|Ironman race fans line the course, waiting for..........you.|
“….he did not know how well he sang, he only heard the flaws.”
Martin Tanner by Harry Chapin
My wife had, in her office recently, a patient whom she’d referred to me 18 years ago for a total knee replacement. This most significantly obese, manic depressive woman who raises prize winning Labrador Retrievers, of which we have two, noted that after nearly two decades of punishing this knee that it was beginning to give her problems again.
But, when my wife shared this with me, rather than thinking how much good use this patient had gotten from her prosthesis or that eighteen years was incredible in this situation, two opposing thoughts arose. When surgeons receive unrequested follow up on a patient regarding something they’ve done in the past their first thoughts are negative. Unforeseen side effect in our litigious society. Infection, peri-prosthetic fracture, pulmonary embolism, did I do something incorrectly, and the like. All glass is half empty stuff. And when this patient was discharged from my practice many years ago, she was overwhelmingly grateful. Grateful to the point of tears.
Perhaps like a rock star used to, conditioned to, acclimated to adulation, we as physicians receive thanks from patients on a daily if not hourly basis and we may occasionally lose sight of the differences we have made in people’s lives. Our patients offer genuine, sincere appreciation of our help without the expectation of secondary gain. Successful endurance athletes, to a degree, are the same.
Has the passage of time, and 1,000 thank yous, or race fans cheering "You the man" numbed us to the automatic? If we look around at our triathlon peer group and see this common response to being cheered do we erroneously think, as Joe Walsh sings, “…everybody’s so different, I haven’t changed…lucky I’m the same after all I’ve been through.” When you fly down the finishing chute of an Ironman, and the fans want to high five you - yes you - do your own personal thoughts, possibly embarrassment, preclude you from enjoying the moment? I think the answer is, to some degree, yes for all of us.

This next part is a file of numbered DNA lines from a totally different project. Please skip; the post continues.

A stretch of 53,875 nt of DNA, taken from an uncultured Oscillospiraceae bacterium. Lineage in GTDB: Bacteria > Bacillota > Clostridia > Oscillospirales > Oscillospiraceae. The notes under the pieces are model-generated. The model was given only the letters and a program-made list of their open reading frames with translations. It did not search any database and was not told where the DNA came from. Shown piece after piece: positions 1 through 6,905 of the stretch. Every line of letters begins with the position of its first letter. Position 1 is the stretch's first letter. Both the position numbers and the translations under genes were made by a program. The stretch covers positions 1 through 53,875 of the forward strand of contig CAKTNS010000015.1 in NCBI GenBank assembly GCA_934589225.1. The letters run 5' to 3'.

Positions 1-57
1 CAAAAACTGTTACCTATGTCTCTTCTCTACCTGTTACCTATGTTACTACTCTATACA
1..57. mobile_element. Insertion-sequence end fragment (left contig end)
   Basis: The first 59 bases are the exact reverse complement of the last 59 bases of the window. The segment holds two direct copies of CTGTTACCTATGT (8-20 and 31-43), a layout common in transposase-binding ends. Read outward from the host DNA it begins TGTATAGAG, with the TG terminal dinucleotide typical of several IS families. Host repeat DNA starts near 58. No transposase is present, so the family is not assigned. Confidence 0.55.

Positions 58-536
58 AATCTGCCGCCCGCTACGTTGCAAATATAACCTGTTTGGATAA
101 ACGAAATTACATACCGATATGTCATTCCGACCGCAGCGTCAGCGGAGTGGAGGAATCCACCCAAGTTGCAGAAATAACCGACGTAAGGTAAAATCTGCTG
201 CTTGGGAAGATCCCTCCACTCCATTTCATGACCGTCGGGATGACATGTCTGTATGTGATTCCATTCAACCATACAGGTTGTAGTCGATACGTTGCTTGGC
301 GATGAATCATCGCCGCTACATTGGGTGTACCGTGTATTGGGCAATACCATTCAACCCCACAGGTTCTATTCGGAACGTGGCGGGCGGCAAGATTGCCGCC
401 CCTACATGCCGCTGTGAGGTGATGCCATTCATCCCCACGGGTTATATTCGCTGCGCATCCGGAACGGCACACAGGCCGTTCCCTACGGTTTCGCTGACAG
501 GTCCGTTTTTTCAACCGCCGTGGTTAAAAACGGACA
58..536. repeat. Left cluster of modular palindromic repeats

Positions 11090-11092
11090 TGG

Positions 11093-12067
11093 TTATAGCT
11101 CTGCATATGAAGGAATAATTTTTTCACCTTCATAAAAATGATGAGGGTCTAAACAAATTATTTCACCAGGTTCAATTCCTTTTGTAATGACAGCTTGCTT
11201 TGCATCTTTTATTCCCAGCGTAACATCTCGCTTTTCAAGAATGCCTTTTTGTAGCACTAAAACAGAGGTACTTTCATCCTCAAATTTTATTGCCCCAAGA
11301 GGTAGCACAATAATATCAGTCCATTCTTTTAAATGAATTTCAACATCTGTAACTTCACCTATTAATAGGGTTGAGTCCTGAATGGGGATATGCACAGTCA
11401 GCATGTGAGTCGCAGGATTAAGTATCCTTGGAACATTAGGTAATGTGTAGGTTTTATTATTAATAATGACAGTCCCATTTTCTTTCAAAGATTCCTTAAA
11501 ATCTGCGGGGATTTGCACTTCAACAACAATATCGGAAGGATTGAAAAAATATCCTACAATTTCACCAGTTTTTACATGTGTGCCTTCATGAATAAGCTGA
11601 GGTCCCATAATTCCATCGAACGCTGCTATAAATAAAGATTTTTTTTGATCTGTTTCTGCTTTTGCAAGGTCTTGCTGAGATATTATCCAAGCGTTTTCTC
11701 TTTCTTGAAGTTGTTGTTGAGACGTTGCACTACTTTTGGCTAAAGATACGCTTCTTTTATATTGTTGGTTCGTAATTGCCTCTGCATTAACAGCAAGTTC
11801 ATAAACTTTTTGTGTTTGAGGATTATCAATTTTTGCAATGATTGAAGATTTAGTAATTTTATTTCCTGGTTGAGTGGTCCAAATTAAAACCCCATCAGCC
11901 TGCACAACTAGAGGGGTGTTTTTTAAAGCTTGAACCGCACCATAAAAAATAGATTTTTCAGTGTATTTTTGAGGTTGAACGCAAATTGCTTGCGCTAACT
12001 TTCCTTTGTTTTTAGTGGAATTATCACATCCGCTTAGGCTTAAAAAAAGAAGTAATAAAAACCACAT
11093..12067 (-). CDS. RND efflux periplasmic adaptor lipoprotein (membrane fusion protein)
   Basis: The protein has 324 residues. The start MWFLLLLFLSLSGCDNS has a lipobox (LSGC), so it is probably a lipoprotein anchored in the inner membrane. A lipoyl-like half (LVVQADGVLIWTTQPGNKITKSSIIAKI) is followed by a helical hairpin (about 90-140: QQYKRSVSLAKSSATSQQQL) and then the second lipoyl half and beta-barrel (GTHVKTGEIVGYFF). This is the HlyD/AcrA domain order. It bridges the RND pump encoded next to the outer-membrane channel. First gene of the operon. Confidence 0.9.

I want to share with you a remarkable letter written to a Primary Care friend of mine who wasn’t even the author’s doctor but a chance medical encounter changed her life forever. You have the same opportunity every time you race, to every child on the race course, many of the adults, and that volunteer in the changing tent who's total focus is you.
Dear Doctor _____
I am hoping I have contacted the same physician who had patients at Sandy Ridge SNF ...in 2004. I was a CNA there during Hurricane Ivan in September 2004. I was working a night shift when I asked you about liver tests because I had overdosed February ’04. You might not remember me but I will never forget you or lose my gratitude for your advice. It was obvious I was depressed at the time. I know I told you I was self-injuring and my friends I was staying with hid their knives. You said I needed friends like that. Your advice was to go running; it would help me put color back in my world. I took your advice and began walk-running.
September 2006, so two years later, I ran my first marathon and had been out of depression for some time. A few weeks ago, my husband and fifteen month daughter old and I went to Chicago for me to run my first ultra-marathon, a 50K. I have also run 9 marathons and feel so much better. I earned my masters in Speech Pathology ’07 and work on Saturdays in a rehab hospital and during the week I stay home with my little girl. I know our interaction was very brief but running has saved my life and I thank you for listening and your wisdom.
God bless, Julie ___________
Although letters like this are infrequent, gratitude is not. Try to take that extra minute to savor peoples appreciation of your triathlon efforts before putting the force shields back in place to do battle with the pain of racing. Your efforts provide the roll model for those in our society who will not or cannot exercise the way you do. Although it's a role you only find yourself infrequently, it's one you need to play. At the end of your career, the grateful patient (or race fan) stays with you.
|IRONMAN Parade of Nations for the fans in Kona.|
|Big Island Athletes get a special ride in the Parade of Nations.|